How we Killed Leo

Leo was an asylum seeker.  Let us put aside that weary term and see what Leo was and how we came to know him. Leo was a Tamil. That means he was born into that minority in Sri Lanka which gave rise to the Tamil Tigers. The Tigers rebelled violently against the Sinhalese majority, earning a reputation for terrorism.
A civil war was conducted over many years, culminating in a government offensive that put down the rebellion and targeted civilians. If I read the story right, both the Tigers and the government were guilty of atrocities.
Leo was a baby when, during the worst of the bombings, his father wrapped him in banana leaves and hid him in the jungle. The family fled to India when Leo was five. He lived there in a miserable camp for twenty years, visiting Sri Lanka once to see family. He was imprisoned and tortured. Why? I don’t know precisely, but the explanation would have to start with the fact he was a Tamil.
Leo became an asylum seeker, a boat person, a “queue jumper”, and made his way to Cocos Islands. After only four months of detention, Leo was resettled near Geelong.
That means the Australian authorities – Customs, Immigration, ASIO – found him to be a non-terrorist. They found that speedily.  Leo was judged not to be a risk to Australia.  He was given a Bridging Visa, which allowed him to work but did not endow him with Permanent Resident status.

We said, “Leo, although you jumped our queue, we are letting you into the country and out into the community. But you are a guest. We can tell you at any time to go back where you came from.”
In the last few weeks Leo learned that a couple of Tamil men with stories similar to his own had been taken back into detention. These two faced the prospect of joining the one thousand Tamils whom we have sent back to Sri Lanka where they face persecution. Leo knew that persecution; he knew it in his tortured mind and in his body.

How did Leo spend his time on the Bellarine Peninsula? He worked two days a week for an asphalting company, cleaning greasy trucks. In his spare time he volunteered in an aged care home, he donated blood, he helped bring aid packages to asylum seekers new to the community, he sent money every month to an orphanage in the refugee camp in India that is still his parents’ home.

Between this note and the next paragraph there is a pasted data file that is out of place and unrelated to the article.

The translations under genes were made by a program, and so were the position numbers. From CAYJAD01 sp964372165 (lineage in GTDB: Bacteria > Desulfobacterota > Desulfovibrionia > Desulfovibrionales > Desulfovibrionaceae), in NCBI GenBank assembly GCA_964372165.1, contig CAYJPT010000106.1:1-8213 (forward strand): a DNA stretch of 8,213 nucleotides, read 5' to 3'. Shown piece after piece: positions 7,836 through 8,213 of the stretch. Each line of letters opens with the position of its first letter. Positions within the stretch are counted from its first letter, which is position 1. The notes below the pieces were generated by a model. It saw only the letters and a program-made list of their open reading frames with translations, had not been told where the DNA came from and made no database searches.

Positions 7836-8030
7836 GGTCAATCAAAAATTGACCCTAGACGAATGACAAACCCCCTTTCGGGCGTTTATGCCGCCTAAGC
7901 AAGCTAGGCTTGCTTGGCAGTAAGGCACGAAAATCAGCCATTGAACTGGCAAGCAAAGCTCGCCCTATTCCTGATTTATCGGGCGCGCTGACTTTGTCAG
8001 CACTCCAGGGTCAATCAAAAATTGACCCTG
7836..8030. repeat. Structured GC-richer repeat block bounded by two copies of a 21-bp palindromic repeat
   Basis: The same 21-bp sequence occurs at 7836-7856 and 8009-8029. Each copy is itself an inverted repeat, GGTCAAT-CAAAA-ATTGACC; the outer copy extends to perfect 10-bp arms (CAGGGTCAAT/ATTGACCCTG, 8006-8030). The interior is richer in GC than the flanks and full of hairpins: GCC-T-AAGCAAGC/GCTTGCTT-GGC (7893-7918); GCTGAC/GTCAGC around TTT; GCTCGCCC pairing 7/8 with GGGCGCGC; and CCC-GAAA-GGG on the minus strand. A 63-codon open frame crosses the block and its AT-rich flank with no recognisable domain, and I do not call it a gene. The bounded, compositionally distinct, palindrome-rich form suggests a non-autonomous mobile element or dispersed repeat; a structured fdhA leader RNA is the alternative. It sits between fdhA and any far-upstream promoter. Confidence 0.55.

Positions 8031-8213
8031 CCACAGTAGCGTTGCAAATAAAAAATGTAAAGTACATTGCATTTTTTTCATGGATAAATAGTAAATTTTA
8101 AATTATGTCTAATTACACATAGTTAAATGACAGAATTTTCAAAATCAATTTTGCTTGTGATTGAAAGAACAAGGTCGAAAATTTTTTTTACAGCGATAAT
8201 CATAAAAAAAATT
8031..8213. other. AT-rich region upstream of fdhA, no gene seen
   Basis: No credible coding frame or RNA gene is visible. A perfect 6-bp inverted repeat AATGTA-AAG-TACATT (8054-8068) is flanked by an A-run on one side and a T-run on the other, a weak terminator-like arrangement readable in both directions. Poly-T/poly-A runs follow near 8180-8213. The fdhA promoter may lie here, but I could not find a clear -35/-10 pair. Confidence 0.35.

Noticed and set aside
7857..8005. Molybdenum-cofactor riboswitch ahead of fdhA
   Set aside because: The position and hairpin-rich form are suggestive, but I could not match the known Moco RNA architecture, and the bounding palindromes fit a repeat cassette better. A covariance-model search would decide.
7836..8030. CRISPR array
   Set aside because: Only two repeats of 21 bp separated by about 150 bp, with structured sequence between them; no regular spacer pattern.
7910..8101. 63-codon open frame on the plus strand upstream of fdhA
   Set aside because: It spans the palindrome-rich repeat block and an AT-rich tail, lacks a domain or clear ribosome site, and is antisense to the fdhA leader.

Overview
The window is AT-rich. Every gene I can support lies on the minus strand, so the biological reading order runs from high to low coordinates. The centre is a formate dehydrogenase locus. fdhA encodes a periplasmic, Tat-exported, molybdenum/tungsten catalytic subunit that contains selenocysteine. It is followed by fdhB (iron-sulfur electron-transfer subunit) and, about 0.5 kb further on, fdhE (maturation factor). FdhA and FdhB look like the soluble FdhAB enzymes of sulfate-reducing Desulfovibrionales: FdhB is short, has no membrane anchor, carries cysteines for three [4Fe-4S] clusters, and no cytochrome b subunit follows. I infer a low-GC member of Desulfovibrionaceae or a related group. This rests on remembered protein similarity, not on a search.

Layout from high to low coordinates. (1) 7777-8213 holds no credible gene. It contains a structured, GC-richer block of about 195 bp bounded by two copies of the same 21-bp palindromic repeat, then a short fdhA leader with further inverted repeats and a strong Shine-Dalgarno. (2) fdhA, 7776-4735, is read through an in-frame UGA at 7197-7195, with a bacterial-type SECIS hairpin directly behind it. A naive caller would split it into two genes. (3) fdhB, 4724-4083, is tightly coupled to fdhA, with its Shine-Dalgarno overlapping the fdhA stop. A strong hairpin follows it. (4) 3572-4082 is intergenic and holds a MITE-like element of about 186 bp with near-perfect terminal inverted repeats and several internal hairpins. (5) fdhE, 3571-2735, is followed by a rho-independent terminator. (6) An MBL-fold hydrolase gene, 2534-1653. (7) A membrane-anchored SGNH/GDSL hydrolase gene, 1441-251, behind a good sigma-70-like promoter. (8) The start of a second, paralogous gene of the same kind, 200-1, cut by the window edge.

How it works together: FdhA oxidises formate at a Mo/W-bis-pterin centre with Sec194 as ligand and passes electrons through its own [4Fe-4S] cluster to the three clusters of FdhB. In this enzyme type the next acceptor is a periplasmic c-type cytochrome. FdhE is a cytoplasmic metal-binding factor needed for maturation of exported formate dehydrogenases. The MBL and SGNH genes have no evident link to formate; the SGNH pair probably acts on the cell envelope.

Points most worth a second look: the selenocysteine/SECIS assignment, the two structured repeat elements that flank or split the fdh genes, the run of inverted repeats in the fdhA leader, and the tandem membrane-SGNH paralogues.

Leo became an organ donor. Did he expect to die?
Mister Morrison, our Immigration Minister, declares Leo showed no signs of suicidal intent. We know Mister Morrison, a minister who acts as Ruddock spoke, with icy resolve. Only Morrison doesn’t speak to us much. We might judge from his record his capacity for empathy, for humanity. Our minister said Leo’s death “is a terrible and tragic incident and none of us can know the mind of a person in this situation.”
Here is where I can help the minister. I know the mind of a person in the situation of such parlous existence, endlessly uncertain what his fate will be, of having it determined by the opaque decisions of governments and ministers. I know it by the accident of my unusual experience working among detained people in Christmas Island. I know it too by the not unusual gift of empathy. I know Leo’s death was not an incident – far from incidental – it was our doing and it was in the statistical sense, predictable. We saw that with the Tamil man who burned himself to death a few weeks before Leo.

Our minister made one accurate remark, however. Leo’s death is truly tragic, tragedy being that event which stalks its quarry and must in time, come.